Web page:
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Huffington Post Moveable Type Blogger InterfaceHuffington Post Moveable Type Blogger InterfaceI have recently been blogging for the Huffington Post and they use Six Apart‘s Movable Type blogging platform. Moveable Type was my second blogging platform after converting from Noah Grey’s Greymatter that I started using back in 2000. Even in 2013, the Huffington Post’s blogger interface doesn’t offer a Rich Text Editor so writing in familiar WYSIWYG isn’t possible there. So, what I do is compose over here on WordPress, on its Visual Editor, and then click the Text tab and copy-and-paste over to Moveable Type. Then the work begins. I upload all of my media, photos, graphics, and whatnot to my server at and then align them correctly before I copy the raw HTML over — which should work perfectly, right? No!

While WordPress uses modern CSS, styles, and DIVs, the install at the Huffington Post doesn’t, so I needed to take code that looked like this:

<img style="margin-left: 5px; margin-right: 5px;" title="19-year-old Chris Abraham rowing in 1989 for GWU" alt="19-year-old Chris Abraham rowing in 1989 for GWU" src="" width="300" height="199" />

And needed to add some original, old-school, HTML IMG tags, such as ALIGN=”RIGHT” and HSPACE=”5″ as a way of making sure that Huffington Post can render the my code the way I want it to look on their install:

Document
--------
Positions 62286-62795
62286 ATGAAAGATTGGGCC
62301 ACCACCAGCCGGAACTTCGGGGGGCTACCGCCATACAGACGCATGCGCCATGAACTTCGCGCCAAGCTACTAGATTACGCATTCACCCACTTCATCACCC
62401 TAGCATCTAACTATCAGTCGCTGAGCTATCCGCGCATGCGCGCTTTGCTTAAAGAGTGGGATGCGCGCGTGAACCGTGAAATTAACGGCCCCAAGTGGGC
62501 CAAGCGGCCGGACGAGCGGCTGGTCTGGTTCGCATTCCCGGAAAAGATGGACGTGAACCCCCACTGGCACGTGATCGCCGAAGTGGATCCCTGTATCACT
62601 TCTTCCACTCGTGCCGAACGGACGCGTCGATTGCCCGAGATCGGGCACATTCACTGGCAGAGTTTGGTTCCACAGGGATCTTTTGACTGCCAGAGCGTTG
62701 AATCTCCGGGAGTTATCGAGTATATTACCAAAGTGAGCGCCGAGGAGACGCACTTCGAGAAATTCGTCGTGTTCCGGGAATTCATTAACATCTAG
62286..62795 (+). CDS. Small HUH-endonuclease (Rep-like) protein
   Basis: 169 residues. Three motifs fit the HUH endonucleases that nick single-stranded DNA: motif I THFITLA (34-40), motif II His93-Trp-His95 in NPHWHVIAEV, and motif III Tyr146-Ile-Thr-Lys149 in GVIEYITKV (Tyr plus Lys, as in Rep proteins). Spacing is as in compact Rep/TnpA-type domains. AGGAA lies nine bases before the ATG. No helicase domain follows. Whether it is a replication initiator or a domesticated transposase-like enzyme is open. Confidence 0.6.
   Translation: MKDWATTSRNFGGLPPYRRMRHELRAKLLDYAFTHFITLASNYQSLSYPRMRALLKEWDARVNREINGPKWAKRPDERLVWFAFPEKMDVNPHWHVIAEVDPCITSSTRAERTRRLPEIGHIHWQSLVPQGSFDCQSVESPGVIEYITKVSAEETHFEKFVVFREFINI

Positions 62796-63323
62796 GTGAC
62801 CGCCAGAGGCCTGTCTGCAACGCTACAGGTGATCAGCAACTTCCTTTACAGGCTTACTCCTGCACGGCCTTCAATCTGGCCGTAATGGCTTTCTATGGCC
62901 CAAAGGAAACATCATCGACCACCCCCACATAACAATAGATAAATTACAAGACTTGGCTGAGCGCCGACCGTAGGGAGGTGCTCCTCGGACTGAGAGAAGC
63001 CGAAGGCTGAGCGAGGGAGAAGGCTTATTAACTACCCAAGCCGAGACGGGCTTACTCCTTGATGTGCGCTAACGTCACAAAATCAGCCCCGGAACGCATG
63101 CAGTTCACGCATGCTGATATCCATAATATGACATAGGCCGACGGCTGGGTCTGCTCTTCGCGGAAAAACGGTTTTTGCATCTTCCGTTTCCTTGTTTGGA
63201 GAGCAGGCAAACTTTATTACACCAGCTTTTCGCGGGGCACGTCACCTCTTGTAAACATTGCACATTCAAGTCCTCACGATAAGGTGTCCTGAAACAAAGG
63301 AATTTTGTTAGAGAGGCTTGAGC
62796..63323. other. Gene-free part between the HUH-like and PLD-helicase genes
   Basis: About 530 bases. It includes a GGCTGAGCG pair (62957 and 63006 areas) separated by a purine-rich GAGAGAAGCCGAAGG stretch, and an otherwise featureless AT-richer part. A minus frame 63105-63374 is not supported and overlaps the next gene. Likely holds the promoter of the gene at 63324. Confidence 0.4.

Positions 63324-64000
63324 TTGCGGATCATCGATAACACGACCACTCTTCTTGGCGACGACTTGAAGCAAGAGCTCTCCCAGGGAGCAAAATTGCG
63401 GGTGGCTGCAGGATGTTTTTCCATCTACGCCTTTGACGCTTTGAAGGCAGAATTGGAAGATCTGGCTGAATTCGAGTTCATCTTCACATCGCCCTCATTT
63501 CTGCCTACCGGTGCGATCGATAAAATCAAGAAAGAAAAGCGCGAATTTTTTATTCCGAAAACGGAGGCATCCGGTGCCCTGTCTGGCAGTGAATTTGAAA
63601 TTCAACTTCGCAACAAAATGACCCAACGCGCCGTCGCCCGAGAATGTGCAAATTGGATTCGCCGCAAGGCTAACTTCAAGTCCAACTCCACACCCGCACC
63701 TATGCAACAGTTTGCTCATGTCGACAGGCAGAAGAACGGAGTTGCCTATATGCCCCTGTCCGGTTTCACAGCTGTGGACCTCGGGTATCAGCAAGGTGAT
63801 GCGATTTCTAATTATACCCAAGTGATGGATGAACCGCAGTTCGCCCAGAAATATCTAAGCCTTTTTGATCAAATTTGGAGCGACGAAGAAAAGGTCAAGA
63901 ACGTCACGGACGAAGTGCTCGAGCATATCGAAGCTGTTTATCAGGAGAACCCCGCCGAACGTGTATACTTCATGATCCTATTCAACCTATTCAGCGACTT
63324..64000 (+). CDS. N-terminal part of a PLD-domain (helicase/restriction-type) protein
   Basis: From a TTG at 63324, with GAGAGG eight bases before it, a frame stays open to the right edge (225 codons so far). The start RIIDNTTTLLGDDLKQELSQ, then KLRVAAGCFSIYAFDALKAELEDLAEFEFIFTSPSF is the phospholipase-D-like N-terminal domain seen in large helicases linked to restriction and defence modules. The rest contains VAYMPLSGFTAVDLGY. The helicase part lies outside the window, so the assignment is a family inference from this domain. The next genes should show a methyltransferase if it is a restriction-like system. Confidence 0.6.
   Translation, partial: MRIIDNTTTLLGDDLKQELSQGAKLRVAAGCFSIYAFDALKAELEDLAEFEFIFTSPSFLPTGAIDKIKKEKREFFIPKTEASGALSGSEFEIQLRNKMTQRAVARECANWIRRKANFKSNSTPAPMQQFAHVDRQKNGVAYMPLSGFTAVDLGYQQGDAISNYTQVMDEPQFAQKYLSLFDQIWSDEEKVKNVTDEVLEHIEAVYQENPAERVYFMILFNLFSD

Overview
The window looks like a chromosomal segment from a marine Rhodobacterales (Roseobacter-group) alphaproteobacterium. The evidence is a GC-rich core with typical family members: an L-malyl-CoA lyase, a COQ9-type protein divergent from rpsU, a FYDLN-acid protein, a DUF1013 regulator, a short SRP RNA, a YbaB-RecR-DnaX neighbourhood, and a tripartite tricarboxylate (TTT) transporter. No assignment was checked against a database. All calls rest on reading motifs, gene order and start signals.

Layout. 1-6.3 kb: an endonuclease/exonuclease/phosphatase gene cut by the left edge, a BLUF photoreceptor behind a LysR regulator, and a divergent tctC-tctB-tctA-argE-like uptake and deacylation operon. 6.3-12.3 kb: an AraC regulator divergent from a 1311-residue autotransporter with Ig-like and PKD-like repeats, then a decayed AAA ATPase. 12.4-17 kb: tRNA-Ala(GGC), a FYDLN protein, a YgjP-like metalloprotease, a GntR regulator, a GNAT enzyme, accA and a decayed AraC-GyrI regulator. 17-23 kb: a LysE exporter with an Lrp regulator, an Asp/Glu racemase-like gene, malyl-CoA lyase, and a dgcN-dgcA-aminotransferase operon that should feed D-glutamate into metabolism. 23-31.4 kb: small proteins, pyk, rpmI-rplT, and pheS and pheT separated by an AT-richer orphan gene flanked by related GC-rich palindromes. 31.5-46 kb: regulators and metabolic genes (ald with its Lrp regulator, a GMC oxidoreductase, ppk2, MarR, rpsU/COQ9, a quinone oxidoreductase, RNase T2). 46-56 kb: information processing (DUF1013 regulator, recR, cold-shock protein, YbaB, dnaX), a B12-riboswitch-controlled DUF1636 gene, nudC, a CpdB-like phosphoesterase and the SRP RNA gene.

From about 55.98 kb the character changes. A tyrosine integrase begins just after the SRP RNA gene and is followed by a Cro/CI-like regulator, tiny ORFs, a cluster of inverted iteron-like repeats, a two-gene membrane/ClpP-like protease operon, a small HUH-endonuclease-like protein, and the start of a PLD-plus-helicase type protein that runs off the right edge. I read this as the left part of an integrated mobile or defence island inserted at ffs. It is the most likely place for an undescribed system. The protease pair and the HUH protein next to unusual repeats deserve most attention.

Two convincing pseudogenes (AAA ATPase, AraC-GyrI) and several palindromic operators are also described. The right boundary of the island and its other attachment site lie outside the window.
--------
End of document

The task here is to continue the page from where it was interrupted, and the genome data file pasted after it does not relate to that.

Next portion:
<img align="right" hspace="5" title="19-year-old Chris Abraham rowing in 1989 for GWU" alt="19-year-old Chris Abraham rowing in 1989 for GWU" src="" width="300" height="199" />

imageAlignHowever, if I didn’t know even a little bit of HTML — I know quite a lot, I started my professional life off as a web developer and programmer — I probably wouldn’t be able to even know how to add images, I wouldn’t know how best to link to third-party content as easily and effortlessly as I would have liked, I wouldn’t know how to fix rendering and formatting issues and problems, and I would need to rely too heavily on my editors — assuming they’re proficient enough or have enough time to fix both my copy mistake as well as my graphical or HTML gaffes — like the one to the left, which you’ll notice — that’s before I started adding old-school HTML to my image tags — yikes!

So, spend some time right now going through an HTML primer or two so that you can better control the visual experience that you offer both your readers as well as the platforms that try to render your content on other platforms such as Flipboard and mobile devices.

Knowing some HTML, especially how best to use tags associated with linking and images — TITLE and ALT, for example — can really beef up your inline SEO optimization because we all know — or should know — that Google only knows what you’re on about if you’re completely explicit.

I am lucky that I am fully able to render what I want to say exactly how I want it to be said — but it isn’t hard. Knowing just a little bit of HTML very very well can result in a much better reading experience for both your human and robot readers.

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Chris Abraham

About Chris Abraham

A pioneer in online social networks and publishing, with a natural facility for anticipating the next big thing, Chris is an Internet analyst, web strategy consultant and advisor to the industries' leading firms. He specializes in Web 2.0 technologies, including content syndication; organize search engine optimization (SEO), online reputation management (ORM), content marketing, online collaboration, blogging, and consumer generated media.

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